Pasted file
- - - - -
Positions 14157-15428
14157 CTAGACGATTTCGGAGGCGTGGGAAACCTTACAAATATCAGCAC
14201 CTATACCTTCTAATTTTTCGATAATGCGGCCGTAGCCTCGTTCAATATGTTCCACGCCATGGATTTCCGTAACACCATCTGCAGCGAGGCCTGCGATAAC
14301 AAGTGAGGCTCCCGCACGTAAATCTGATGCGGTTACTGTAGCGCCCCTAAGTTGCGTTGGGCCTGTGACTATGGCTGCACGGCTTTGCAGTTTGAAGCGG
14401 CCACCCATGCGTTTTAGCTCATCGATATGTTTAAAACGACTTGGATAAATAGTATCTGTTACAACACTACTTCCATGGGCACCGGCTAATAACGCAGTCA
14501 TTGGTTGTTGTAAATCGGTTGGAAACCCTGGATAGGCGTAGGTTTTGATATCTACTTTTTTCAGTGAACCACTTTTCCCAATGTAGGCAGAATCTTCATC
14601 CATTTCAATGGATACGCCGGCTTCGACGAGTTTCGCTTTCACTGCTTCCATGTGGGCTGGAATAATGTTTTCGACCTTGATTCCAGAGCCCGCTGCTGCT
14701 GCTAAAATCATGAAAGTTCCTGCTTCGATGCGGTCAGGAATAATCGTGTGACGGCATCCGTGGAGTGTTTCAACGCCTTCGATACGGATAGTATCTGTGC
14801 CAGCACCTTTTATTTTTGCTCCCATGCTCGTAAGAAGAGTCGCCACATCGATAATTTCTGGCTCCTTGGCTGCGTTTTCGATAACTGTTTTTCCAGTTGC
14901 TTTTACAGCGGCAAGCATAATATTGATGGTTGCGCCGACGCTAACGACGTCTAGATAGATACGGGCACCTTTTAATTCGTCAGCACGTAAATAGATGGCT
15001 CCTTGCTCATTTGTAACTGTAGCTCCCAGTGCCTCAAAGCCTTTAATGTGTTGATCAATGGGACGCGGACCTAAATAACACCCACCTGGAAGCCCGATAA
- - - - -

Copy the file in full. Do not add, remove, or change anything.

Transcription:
Positions 14157-15428
14157 CTAGACGATTTCGGAGGCGTGGGAAACCTTACAAATATCAGCAC
14201 CTATACCTTCTAATTTTTCGATAATGCGGCCGTAGCCTCGTTCAATATGTTCCACGCCATGGATTTCCGTAACACCATCTGCAGCGAGGCCTGCGATAAC
14301 AAGTGAGGCTCCCGCACGTAAATCTGATGCGGTTACTGTAGCGCCCCTAAGTTGCGTTGGGCCTGTGACTATGGCTGCACGGCTTTGCAGTTTGAAGCGG
14401 CCACCCATGCGTTTTAGCTCATCGATATGTTTAAAACGACTTGGATAAATAGTATCTGTTACAACACTACTTCCATGGGCACCGGCTAATAACGCAGTCA
14501 TTGGTTGTTGTAAATCGGTTGGAAACCCTGGATAGGCGTAGGTTTTGATATCTACTTTTTTCAGTGAACCACTTTTCCCAATGTAGGCAGAATCTTCATC
14601 CATTTCAATGGATACGCCGGCTTCGACGAGTTTCGCTTTCACTGCTTCCATGTGGGCTGGAATAATGTTTTCGACCTTGATTCCAGAGCCCGCTGCTGCT
14701 GCTAAAATCATGAAAGTTCCTGCTTCGATGCGGTCAGGAATAATCGTGTGACGGCATCCGTGGAGTGTTTCAACGCCTTCGATACGGATAGTATCTGTGC
14801 CAGCACCTTTTATTTTTGCTCCCATGCTCGTAAGAAGAGTCGCCACATCGATAATTTCTGGCTCCTTGGCTGCGTTTTCGATAACTGTTTTTCCAGTTGC
14901 TTTTACAGCGGCAAGCATAATATTGATGGTTGCGCCGACGCTAACGACGTCTAGATAGATACGGGCACCTTTTAATTCGTCAGCACGTAAATAGATGGCT
15001 CCTTGCTCATTTGTAACTGTAGCTCCCAGTGCCTCAAAGCCTTTAATGTGTTGATCAATGGGACGCGGACCTAAATAACACCCACCTGGAAGCCCGATAA